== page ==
To answer the first question: simply use a newtype (with a private constructor) and unsafe impl Sync on it. Then within the module with access to the private construction, expose a public static of that type, and impl Deref on it for convenience.

  • Macro PoC, unsync_static!:
    macro_rules! unsync_static {(
        $unsafe:ident {/* forward `unsafe` contract from caller */
            $( #[doc = $doc:expr] )* /* Only allow docstring attrs */
            $pub:vis
            static ref $VAR:ident : $T:ty = $value:expr;
        }
    ) => (
        $pub use $VAR::$VAR;
    
        #[allow(nonstandard_style)]
        mod $VAR {
            use super::*;
    
            $( #[doc = $doc] )*
            pub static $VAR: __ = __($value);
    
            use __private__::__;
            mod __private__ {
                use super::*;
                pub struct __(pub(in super) $T);
            }
            
            impl ::core::ops::Deref for __ {
                type Target = $T;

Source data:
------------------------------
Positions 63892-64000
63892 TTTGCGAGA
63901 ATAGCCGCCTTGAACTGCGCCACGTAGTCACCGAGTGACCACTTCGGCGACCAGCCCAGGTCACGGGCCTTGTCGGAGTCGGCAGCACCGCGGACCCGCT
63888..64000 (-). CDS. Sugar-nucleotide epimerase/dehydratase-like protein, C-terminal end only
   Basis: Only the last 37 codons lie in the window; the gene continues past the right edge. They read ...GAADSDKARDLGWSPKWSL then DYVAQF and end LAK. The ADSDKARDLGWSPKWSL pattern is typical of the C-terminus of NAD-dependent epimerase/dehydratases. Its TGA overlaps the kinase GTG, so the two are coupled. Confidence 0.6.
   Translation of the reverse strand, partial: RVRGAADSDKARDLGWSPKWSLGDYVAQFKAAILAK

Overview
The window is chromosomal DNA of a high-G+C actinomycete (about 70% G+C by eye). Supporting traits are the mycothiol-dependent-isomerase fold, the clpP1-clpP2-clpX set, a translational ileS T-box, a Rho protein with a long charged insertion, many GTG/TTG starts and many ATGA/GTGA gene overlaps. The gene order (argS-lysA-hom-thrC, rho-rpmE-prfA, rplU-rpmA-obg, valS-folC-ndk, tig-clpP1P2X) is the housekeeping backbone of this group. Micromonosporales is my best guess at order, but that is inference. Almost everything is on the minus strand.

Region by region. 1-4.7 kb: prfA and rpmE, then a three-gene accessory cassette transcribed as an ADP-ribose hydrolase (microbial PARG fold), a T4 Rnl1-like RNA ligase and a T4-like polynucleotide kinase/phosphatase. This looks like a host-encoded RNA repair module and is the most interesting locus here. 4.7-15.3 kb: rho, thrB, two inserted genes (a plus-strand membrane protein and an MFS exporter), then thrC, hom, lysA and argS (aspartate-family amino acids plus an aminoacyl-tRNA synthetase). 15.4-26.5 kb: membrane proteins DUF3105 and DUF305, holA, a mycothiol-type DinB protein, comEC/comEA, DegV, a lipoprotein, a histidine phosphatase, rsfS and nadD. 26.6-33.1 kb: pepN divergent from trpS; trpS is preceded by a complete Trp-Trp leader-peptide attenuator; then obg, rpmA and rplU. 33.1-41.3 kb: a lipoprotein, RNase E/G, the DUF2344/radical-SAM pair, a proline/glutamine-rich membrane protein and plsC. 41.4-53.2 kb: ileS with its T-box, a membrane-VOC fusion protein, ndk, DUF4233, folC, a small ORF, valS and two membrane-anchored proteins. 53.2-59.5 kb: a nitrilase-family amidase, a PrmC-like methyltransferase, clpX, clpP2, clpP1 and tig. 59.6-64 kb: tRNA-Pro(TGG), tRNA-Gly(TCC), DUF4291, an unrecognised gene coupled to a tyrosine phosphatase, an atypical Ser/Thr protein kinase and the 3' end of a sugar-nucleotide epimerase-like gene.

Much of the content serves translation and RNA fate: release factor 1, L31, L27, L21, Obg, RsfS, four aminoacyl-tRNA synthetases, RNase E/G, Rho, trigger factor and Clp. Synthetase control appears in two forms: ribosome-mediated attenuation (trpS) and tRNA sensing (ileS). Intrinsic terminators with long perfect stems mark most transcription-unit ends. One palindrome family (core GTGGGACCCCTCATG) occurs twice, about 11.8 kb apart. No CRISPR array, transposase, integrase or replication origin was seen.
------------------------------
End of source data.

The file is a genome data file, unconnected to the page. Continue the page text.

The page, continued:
#[inline]
                fn deref (self: &'_ __)
                  -> &'_ $T
                {
                    let &__(ref inner) = self;
                    inner
                }
            }
            
            $unsafe
            impl ::core::marker::Sync for __ {}
        }
    )}
    use unsync_static;
    


And now, the answer to the second question, where we are back to the OP: yes, static mut grants more powers than a !Sync static, which is the reason static muts are to be deprecated: anything a static mut can do a static UnsafeCell can also do it, but in a less dangerous / error-prone manner (in the same fashion that MaybeUninit can do everything mem::uninitialized() can do, but in a less dangerous / error-prone manner). The following, for instance, is UB:

static mut ARR: [u8; 2] = [42, 27];
let mut refs: Vec<&mut u8> =
    (0 .. 2)
        .map(|i| unsafe {
            let arr: &mut [u8; 2] = &mut ARR; // assumes a unique ref to the *whole* `ARR`
            &mut arr[i] // reduce the span of the ref, but too late.
        })
        .collect()
;
*refs[0] += *refs[1];
  • and it not very clear to me whether directly doing &mut ARR[i] would lead to UB or not (I suspect it's still UB), which is not a good place to be!

    • Yes, something as "inocuous" as doing [&mut ARR[0], &mut ARR[1]] (and then using that first element) is likely to be UB!
  • to see why, replace static mut with let mut and notice how the borrow checker starts complaining.

Whereas the following showcases well-defined behavior :slightly_smiling_face::

unsync_static! {
    unsafe {